Civ. No. 264.
February 23, 1906.
APPEAL from an order of the Superior Court of Los Angeles County, refusing to confirm a sale of real estate. Waldo M. York, Judge.
The facts are stated in the opinion of the court.
Wright, Bell Ward, for Appellant.
Works, Lee Works, Oscar A. Trippet, and John A. Goodrich, for Respondent.
This is an appeal from an order refusing to confirm a sale of real estate at which the appellant was purchaser. The sale was made under a power in the will of respondent's testatrix, authorizing the executor to sell and convey the property, real and personal, of the estate "upon such terms and conditions and for such prices as to him shall seem good."
The objections to the order urged by the appellant are: (1) That the sale was fair; (2) That the price was not disproportionate to the value of the property sold at the time of the sale; (3) That to justify the order proof of two conditions were essential, namely, that the price was insufficient at the time of the sale, and that a sum exceeding such bid at least ten per cent exclusive, etc., could be obtained; and (4) that the court had no power to direct a new sale. Of these points, the first is sustained by the recitals of the order, and may be admitted. As to the second, the preponderating evidence was no doubt in favor of appellant's contention; but there was some evidence to the contrary, which it appears from the statements of the court was regarded by it as sufficient to reject the sale. As to the fourth, it is a matter with which we think the appellant was not concerned; and as the order was made upon the application of the executor, who is respondent, no objection can be urged to it.
The remaining objection is based upon an incorrect construction of the statute, which authorizes the court in its discretion to set aside the sale, "if an offer of ten per cent more in amount than that named in the return be made to the court, in writing, by a responsible person." ( Estate of Robinson, 142 Cal. 157, [ 75 P. 777].) There is nothing in the decision in Estate of Leonis, 138 Cal. 194, [ 71 P. 171], inconsistent with this view; that case dealt with a different provision of the statute. In the present case, a written offer of ten per cent more than the amount named in the return was made by the appellant himself; and it was then in the discretion of the court, under the provision in question, either to accept such offer and confirm the sale, or to order a new sale. It is, indeed, claimed by the appellant that his bid was the result of a mistake. But this, we think, is immaterial; nor do we think that the court was bound to accept the offer. It may be added, however, that the appellant's bid was increased by ten per cent by another written offer by responsible bidder to purchase for the sum of $36,300; and we are of opinion notwithstanding the objections of appellant — which seem to have had some weight with the court below — that the court might have accepted this bid. The objections referred to are, that under the terms of the sale to Crawford the deed was to contain certain "conditions, covenants and restrictions" as to modes of building, etc., to operate for ten years, and that the bid of $36,300 was upon the condition that the purchaser should be so far relieved from the conditions imposed on the appellant as to permit them to erect an opera-house as described in the bid. The executor expressed his acquiescence in the proposed change, which, it appears, would have been equally beneficial to the estate; and we are of the opinion that the provisions of section 1552 of the Code of Civil Procedure were substantially complied with.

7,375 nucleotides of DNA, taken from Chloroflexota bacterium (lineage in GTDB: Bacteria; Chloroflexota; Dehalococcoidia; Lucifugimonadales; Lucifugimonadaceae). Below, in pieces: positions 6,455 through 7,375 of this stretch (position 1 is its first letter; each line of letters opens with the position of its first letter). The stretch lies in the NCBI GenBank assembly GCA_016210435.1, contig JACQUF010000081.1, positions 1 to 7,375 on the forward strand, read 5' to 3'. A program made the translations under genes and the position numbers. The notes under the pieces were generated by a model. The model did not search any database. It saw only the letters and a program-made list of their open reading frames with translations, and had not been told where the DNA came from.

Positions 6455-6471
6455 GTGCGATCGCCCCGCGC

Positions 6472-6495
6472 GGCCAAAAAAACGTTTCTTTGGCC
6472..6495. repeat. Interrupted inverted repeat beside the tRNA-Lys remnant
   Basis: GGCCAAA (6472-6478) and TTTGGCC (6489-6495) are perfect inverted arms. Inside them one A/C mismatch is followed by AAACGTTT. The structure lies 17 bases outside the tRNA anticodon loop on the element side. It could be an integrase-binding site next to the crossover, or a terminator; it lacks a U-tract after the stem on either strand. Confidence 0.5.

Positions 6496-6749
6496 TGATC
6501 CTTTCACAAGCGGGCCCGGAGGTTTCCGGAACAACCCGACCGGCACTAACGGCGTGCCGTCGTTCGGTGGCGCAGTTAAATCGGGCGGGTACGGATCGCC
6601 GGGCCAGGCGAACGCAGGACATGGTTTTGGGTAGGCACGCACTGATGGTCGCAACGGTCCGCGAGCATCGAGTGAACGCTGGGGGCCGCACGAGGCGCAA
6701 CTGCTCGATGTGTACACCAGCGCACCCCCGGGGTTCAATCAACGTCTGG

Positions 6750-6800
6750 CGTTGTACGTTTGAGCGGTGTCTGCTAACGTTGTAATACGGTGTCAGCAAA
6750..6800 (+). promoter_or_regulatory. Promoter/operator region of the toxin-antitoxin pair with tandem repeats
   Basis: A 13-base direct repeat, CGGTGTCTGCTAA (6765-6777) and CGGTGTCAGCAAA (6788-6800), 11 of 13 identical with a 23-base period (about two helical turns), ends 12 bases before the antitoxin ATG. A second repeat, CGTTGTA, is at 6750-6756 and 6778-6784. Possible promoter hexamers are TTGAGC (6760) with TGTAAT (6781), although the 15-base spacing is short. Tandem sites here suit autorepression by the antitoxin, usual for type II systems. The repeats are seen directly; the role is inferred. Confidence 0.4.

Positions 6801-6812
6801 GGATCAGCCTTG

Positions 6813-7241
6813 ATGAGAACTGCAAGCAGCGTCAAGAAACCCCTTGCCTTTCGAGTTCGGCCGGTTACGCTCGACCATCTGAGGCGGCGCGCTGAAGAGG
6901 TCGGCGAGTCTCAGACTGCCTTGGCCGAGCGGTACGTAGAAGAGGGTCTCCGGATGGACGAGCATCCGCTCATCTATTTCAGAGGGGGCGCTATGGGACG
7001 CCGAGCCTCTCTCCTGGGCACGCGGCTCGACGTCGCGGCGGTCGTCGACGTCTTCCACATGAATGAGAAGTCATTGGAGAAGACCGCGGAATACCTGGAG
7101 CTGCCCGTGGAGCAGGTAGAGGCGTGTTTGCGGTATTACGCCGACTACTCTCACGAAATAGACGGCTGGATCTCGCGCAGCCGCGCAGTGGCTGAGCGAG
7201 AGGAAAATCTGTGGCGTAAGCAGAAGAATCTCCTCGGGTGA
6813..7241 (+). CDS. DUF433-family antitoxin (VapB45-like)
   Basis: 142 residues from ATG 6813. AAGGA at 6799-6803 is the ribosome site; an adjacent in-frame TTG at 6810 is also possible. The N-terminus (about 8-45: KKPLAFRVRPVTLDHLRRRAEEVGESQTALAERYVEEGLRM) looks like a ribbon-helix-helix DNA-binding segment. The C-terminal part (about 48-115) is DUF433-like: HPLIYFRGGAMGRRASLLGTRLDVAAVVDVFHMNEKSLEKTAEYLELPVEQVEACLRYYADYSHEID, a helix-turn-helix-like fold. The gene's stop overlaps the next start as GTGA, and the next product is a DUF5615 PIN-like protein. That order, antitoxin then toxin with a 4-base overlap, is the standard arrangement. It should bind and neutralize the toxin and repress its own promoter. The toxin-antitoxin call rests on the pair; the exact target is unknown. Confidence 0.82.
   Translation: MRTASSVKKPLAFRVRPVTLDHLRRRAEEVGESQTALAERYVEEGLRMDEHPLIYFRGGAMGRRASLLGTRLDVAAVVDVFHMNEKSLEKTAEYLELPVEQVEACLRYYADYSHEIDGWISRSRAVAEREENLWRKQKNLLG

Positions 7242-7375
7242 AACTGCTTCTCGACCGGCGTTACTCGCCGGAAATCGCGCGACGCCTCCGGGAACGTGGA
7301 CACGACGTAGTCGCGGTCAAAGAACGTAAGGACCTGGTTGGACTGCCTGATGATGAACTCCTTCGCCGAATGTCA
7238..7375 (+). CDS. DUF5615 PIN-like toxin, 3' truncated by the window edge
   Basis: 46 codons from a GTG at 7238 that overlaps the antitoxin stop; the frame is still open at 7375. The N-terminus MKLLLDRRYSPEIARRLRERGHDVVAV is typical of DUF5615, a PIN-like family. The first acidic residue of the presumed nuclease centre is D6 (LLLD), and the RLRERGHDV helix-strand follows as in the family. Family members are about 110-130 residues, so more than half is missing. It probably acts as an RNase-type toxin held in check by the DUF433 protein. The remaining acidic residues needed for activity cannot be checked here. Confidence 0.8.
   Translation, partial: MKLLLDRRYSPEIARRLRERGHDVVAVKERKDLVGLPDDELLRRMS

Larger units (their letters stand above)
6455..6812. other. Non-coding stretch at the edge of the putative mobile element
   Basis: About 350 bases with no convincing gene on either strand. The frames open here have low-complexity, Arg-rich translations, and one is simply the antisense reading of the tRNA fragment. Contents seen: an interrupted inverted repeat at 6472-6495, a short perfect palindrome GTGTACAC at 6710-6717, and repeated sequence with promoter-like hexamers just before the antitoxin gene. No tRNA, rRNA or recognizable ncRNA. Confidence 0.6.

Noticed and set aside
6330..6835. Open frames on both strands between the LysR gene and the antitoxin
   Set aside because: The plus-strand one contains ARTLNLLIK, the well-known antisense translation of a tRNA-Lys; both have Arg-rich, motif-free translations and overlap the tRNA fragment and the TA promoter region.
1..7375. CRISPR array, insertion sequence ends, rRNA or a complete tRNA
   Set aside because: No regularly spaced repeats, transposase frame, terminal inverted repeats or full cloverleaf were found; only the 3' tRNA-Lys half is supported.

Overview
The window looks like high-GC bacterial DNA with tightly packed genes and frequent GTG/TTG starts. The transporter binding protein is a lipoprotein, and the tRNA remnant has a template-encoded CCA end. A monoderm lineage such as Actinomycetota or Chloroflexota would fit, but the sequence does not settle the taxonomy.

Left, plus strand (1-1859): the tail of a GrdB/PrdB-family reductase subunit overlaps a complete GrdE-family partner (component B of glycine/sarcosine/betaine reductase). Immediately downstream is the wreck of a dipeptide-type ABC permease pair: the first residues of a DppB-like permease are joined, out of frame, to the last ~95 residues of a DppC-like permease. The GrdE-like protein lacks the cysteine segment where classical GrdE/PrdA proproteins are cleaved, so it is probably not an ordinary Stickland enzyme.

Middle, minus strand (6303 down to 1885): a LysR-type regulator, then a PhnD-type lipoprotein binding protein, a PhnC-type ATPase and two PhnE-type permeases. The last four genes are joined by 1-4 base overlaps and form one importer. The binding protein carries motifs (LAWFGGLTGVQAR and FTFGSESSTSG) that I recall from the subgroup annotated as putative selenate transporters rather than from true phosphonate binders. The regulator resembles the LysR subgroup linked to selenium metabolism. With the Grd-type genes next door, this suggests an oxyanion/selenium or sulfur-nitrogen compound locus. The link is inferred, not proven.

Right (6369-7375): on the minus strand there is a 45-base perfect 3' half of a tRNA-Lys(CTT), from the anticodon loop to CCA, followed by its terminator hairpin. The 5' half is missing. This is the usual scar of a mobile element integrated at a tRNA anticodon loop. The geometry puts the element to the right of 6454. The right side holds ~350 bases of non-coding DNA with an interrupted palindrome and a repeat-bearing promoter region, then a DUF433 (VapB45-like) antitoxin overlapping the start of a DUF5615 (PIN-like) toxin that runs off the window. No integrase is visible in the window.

The order appealed from is affirmed.
Gray, P. J., and Allen, J., concurred.
A petition to have the cause heard in the supreme court, after judgment in the district court of appeal, was denied by the supreme court on June 1, 1906.